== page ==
Copyright © 2021 Albuquerque Journal
When a young Tania Pomales informed the grown-ups she wanted to become an artist, they sometimes said she was crazy.
“I said, ‘I know I’m going to be an artist and you can’t change my mind!’ ” the New Jersey-based painter exclaimed in a phone interview.
Today, her oils weave echoes of Frida Kahlo with a dash of surrealism grounded by the Day of the Dead.
Skulls take center stage, trailed in flowers and vines. Moths flutter at the center, while hummingbirds hover. The artist shows her work at Santa Fe’s Keep Contemporary.
Pomales’ family embraced their Puerto Rican heritage and passed on those traditions to their daughter.
“I grew up in a very Hispanic-influenced household,” the artist said. “I learned English and Spanish at the same time. They instilled in me a love for the culture and the language.”
In school, Pomales was always “the art kid.”
When her mother came home from shopping, she always brought her daughter pencils and pens.
Pomales scribbled and drew across old phone book pages from the time she was 3.
“I always had a knowing,” she said of her future profession.
During the pandemic, Pomales devoted all of her time to her painting, producing between 25 and 30 works. She prefers the richness of oils and the consistency of its color.
“I call it magic,” she said.
“I’m inspired by Day of the Dead, but I’m also inspired by the idea of dying and learning to live your life while you’re on this Earth,” Pomales continued. “It’s an exploration of the cyclical nature of life.”
The oil-on-wood panel “I Am Clarity” stemmed from a recent series called “Incantations.” Many of Pomales’ ideas arise during daily 30-minute meditations.
“I just let the ideas come to me,” she said. “All of the titles of the paintings are affirmations.”
With a rare white hummingbird arising from the top of a skull, her oil-and-silver-enamel “Spirit” was part of a show of small paintings at California’s Dark Art Emporium, called “Tiny Terrorists.”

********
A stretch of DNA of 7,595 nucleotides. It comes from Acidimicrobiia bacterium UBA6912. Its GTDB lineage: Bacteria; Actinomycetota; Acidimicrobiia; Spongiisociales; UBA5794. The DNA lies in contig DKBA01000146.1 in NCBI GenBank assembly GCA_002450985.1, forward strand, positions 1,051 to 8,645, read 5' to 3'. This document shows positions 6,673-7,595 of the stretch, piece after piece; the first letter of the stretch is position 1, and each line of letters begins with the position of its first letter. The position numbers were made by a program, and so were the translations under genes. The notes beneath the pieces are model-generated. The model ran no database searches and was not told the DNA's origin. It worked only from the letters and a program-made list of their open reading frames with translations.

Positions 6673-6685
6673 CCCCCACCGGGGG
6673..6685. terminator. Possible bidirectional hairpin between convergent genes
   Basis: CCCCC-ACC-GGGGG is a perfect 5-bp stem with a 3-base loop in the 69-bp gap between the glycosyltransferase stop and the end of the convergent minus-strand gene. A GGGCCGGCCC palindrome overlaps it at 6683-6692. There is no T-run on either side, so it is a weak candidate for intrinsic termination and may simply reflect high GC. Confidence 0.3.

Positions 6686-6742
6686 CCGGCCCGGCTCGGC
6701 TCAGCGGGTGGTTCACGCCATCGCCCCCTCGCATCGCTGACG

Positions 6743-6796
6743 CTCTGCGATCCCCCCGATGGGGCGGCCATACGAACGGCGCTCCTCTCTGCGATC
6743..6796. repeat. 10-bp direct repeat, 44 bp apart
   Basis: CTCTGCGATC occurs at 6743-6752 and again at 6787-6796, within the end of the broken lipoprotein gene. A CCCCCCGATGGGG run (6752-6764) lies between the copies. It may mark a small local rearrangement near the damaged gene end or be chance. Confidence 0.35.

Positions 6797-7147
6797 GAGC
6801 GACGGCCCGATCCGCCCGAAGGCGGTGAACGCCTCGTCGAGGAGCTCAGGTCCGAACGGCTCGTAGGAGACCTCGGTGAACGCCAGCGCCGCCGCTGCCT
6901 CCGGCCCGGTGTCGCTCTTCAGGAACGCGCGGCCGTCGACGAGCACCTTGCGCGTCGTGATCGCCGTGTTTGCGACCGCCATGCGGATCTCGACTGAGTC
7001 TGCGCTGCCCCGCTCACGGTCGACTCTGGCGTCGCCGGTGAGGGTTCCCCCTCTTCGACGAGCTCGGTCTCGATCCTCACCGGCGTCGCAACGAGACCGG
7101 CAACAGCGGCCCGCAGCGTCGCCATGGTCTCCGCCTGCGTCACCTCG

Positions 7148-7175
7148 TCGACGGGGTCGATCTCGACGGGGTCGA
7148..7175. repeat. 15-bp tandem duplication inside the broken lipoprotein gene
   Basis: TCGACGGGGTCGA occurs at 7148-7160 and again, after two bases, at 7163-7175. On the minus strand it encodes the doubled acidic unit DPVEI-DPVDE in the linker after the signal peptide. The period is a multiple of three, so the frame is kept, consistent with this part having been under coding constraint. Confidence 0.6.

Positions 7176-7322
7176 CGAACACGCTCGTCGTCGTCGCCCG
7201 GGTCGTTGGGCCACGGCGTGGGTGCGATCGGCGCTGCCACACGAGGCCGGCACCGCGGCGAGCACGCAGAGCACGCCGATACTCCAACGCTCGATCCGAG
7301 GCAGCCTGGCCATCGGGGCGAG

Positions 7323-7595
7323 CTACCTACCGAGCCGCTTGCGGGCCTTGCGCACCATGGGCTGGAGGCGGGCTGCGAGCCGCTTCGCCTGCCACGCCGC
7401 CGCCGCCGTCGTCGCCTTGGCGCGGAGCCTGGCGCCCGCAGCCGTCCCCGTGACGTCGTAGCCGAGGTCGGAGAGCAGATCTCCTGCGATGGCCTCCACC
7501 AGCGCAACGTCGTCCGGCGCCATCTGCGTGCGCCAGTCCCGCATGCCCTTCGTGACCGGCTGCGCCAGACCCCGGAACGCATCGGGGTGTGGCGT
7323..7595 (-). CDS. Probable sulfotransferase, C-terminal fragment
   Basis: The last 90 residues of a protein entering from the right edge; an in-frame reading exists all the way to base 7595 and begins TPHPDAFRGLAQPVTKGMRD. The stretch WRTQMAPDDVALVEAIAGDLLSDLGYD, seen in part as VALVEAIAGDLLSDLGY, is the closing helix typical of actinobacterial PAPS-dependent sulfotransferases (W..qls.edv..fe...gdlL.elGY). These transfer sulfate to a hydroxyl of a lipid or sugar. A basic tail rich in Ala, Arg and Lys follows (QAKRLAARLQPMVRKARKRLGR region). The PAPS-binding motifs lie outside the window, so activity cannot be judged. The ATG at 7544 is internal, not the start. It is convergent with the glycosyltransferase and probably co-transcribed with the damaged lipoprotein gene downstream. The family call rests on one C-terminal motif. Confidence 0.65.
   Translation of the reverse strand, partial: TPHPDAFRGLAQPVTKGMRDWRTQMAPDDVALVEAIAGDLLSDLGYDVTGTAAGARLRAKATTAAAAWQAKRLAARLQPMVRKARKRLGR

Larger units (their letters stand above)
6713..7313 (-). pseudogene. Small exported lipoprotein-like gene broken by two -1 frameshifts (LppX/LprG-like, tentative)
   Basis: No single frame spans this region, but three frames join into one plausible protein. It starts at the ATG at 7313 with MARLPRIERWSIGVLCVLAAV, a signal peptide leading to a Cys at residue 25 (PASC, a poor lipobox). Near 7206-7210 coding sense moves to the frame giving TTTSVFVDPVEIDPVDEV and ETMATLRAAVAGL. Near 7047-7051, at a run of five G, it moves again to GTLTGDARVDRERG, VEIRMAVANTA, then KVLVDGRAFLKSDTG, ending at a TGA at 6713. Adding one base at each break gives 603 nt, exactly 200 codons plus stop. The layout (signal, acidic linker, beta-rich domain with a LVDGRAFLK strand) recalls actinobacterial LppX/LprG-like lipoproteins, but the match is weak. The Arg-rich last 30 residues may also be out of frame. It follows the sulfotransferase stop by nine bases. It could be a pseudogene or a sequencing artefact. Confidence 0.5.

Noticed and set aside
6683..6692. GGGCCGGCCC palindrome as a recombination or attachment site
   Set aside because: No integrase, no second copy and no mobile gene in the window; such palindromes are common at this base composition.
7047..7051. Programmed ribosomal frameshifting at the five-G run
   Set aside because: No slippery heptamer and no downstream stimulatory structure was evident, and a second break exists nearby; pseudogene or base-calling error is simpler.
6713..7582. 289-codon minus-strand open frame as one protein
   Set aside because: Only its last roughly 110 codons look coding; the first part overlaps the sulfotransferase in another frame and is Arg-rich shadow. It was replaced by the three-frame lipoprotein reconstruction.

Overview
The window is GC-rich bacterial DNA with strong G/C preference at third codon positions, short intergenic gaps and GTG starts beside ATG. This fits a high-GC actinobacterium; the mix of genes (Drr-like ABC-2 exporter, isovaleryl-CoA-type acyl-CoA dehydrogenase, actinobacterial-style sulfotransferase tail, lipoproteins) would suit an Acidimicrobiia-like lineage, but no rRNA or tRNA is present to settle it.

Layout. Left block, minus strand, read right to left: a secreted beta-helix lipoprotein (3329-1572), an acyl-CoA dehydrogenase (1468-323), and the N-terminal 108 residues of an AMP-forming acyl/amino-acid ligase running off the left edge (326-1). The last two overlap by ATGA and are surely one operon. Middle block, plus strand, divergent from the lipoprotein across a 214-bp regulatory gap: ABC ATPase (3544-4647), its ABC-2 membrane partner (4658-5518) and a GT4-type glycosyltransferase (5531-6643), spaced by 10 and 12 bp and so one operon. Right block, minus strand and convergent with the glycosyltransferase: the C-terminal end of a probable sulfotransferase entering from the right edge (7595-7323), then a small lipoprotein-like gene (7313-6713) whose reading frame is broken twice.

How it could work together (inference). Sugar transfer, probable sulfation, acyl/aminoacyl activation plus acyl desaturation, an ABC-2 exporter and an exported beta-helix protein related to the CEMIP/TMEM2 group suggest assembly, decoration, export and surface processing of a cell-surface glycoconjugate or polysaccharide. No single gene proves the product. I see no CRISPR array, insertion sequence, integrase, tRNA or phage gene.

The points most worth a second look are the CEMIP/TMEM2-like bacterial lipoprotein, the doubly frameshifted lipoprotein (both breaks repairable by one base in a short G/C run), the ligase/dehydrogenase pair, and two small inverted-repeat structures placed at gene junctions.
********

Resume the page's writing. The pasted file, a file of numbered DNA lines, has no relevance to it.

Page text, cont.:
“Everything had to be 10 inches or under,” Pomales explained. “I was trying to tell the story of the ephemeral nature of the human soul. We have to give the soul wings and let it fly.”
“Death’s Warm Embrace” revisits the continuity of life and death in oil on wood panel through a skull sprouting mushrooms.
“It’s the idea that something dies and it becomes a tree; it’s taken into the ground and turns into a tree,” Pomales said.
“This piece was part of an online show at Gristle Gallery in New York called ‘Toadstools’,” Pomales continued. “The theme was anything fungi-related.”
The late author and motivational speaker Wayne Dyer inspired “Give and Receive,” with its hands emerging from a heart’s ventricles.
“What you put into the world, you get out of it,” Pomales said. “If you want kindness, you give out kindness. When you give out that kindness, you always get it back.”
Some observers have called her work “dark and surreal.”
“I use a lot of images of skulls and death. But I try to pair it with life. And it’s surreal because, sometimes, I can’t wrap my head around it.”
When Pomales feels discouraged, she remembers Frida Kahlo.
“She lived a life of physical pain and anguish, and she managed to create work that transcended time and her generation,” she said. “When I feel down, I look to her.”